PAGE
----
Duriez’s in his book, Tolkien and C. S. Lewis: The Gift of Friendship, recreated a dramatic scene, an discussion between Tolkien and Lewis, then two barely published authors, where the quest re-introduce imagination through fantasy and myth was born. The two dreamers discussed the dearth of good fiction that captures the spirit of recovery and escape through the power of myth. After reviewing various authors and their works, Tolkien and Lewis develop a plan, a plan so audacious, it’s barely conceivable with the amount of time and effort that it would take, but the professors, not afraid of hard work, agreed to write fiction with a purpose, leading people to truth through the power of myth, aligning reason with imagination for the modern world. Duriez writes, “‘You know, Tollers,” Lewis says decisively, pipe in hand. “I’m afraid we’ll have to write them ourselves. We need stories like your Hobbit book, but on the more heroic scale of your older tales of Gondolin and Goblin wars. One of us should write a tale of time travel and the other should do space travel.’ Tolkien reminds his friend of a rather similar challenge well over a century ago—Lord Byron, at Lake Geneva in 1816, had challenged Percy Shelley and Mary Shelley to write a ghost story … and Mary, a mere girl at the time, went on to write Frankenstein. They needed, Tolkien continues, his eyes brightening, stories today that expose modern magic—the tyranny of the machine. ‘Let’s toss for it, Tollers. Heads, you write about time travel; tails, you try space travel. I’ll do the other.’ Tolkien nods his agreement, grinning. Lewis fishes in the pocket of his crumpled and baggy flannels and a coin spins in the air. ‘Heads it is.’ Lewis wrote many books besides Narnia, while Tolkien focused mainly on his Lord of the Rings classic, but in the end, both authors achieved fame through their fantasy fiction series of Narnia and Lord of the Rings. The unknown authors of 1936, accomplished what they set out to do, creating fiction that captures profound realities of life that are impossible to capture in any other way. In other words, good fiction reveals truths of life that real life cannot comprehend. The audacity of these two friends when they began this assignment was only surpassed by their inexperience. History, it seems, displays that many great achievements are many times birthed by the optimistic amateurs rather than the pessimistic experts.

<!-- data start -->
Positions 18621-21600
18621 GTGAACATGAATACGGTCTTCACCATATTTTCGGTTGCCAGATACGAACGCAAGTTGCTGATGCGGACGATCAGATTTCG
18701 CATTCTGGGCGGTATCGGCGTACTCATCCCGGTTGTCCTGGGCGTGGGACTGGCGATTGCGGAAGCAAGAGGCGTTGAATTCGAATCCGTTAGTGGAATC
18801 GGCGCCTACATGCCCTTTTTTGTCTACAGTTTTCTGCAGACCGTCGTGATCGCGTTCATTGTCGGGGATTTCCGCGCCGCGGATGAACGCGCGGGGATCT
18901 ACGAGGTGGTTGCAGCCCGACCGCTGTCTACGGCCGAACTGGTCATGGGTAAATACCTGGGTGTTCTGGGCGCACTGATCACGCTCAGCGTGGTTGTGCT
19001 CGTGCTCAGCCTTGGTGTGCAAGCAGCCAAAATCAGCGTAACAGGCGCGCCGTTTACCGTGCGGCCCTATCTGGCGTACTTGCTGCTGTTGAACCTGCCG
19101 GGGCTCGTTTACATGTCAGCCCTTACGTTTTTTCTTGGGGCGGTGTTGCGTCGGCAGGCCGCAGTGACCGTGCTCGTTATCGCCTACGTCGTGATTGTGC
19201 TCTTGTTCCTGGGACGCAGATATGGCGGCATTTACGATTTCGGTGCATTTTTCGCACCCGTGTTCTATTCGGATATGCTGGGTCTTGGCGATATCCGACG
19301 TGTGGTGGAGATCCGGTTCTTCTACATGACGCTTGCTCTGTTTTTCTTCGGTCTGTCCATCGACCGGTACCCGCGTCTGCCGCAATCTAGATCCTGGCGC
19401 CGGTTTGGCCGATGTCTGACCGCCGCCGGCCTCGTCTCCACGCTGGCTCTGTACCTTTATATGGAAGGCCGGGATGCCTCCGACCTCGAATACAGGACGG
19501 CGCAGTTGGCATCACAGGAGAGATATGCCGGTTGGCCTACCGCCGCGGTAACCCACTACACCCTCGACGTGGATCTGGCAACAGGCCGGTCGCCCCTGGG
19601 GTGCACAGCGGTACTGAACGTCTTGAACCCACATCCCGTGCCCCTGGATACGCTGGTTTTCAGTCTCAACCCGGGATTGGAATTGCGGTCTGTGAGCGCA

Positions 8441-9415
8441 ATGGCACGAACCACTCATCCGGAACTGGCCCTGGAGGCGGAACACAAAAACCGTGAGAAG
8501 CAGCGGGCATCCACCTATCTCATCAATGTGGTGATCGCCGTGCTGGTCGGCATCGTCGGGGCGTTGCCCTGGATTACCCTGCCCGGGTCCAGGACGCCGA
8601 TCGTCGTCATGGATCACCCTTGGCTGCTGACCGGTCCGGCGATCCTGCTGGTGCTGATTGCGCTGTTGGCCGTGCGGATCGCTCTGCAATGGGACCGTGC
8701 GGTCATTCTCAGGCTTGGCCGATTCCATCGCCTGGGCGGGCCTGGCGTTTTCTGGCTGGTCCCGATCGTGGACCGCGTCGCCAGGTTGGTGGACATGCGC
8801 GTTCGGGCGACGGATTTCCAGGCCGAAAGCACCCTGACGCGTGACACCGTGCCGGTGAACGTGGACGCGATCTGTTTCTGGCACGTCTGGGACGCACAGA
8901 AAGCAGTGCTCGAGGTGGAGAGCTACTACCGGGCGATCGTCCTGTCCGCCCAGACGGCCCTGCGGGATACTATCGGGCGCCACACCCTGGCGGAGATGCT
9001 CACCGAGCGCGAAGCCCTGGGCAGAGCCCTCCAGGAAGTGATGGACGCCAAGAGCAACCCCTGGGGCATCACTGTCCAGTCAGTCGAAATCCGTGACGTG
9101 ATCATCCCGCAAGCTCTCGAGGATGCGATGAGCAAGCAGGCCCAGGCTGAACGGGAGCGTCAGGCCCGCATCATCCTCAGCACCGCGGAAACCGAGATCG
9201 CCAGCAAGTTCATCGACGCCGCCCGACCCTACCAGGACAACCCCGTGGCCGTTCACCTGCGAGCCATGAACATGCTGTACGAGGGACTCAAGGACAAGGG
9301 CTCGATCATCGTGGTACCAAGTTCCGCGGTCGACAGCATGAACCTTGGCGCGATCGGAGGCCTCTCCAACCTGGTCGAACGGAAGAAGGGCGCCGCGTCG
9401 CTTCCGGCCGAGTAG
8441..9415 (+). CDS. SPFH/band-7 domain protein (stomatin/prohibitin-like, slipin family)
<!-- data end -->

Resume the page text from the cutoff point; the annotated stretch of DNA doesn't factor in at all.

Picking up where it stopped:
But the story of Tolkien and Lewis begins earlier, well before their life purpose filled discussions of 1936. Back in 1931, on the nights of September 19th and 20th, Tolkien, Lewis, and Hugo Dyson walked down Addison’s Walk, on the grounds of Magdalen College, where Lewis surrendered his materialistic world-view for a Christian world-view and a personal relationship with Jesus Christ. Both Tolkien and Dyson were Christians, repeatedly pointing out the untenable position that Lewis had place himself in by separating reason from imagination in his materialistic position. Author Ethan Gilsdorf shares his thoughts on the three friends discussion, writing, “”Myths are lies,” Lewis had said that night. “Myths are not lies,” Tolkien countered, among the swaying trees of Magdalen Grove. Materialistic progress leads only to the abyss, Tolkien said, but the myths we tell reflect a fragment of the true light. He argued the Christ story functions as a myth, just like the Scandinavian myths they had loved, with one difference: The Christian myth was true. As the night wore on, Lewis began to see the hopeless divide in his materialistic mindset, leading to his conversion. Duriez writes of the conversations on Addison’s Walk from Tolkien’s poem Mythopoeia (the making of myth), “Tolkien wrote of the human heart not being composed of falsehood, but having nourishment of knowledge from the Wise One, and still remembering Him. Though the estrangement is ancient, human being are neither completely abandoned by God nor totally corrupted. Though we are disgraced we still retain vestiges of our mandate to rule. We continue to create according to the ‘law in which we were made.’” Lewis in his book Miracles, captures the essence of the conversations between Tolkien, Dyson and himself, “The heart of Christianity is a myth which is also a fact. The old myth of a Dying God, without ceasing to be myth, comes down from the heaven of legend and imagination to the earth of history. It happens – at at a particular date, in a particular place, followed by definable historical consequences. We pass from a Balder or an Osiris, dying nobody knows when or where, to a historical Person crucified (it is all in order) under Pontius Pilate. By becoming fact it does not cease to be myth: that is miracle. To be truly Christian we must both assent to the historical fact and also receive the myth (fact though it has become) with the same imaginative embrace which we accord to all myths.” Lewis describes God as the storyteller who enters His own story, completing the work of redemption according to His plan, making all other stories and myths pale in comparison, since His story is myth made real in history by the birth of Christ. Lewis discovered, for himself, the real reason why fantasy and myths move people, because they provide a foretaste of the greatest story, the true redemptive story, in the birth, the life, the death, and the resurrection of Jesus Christ.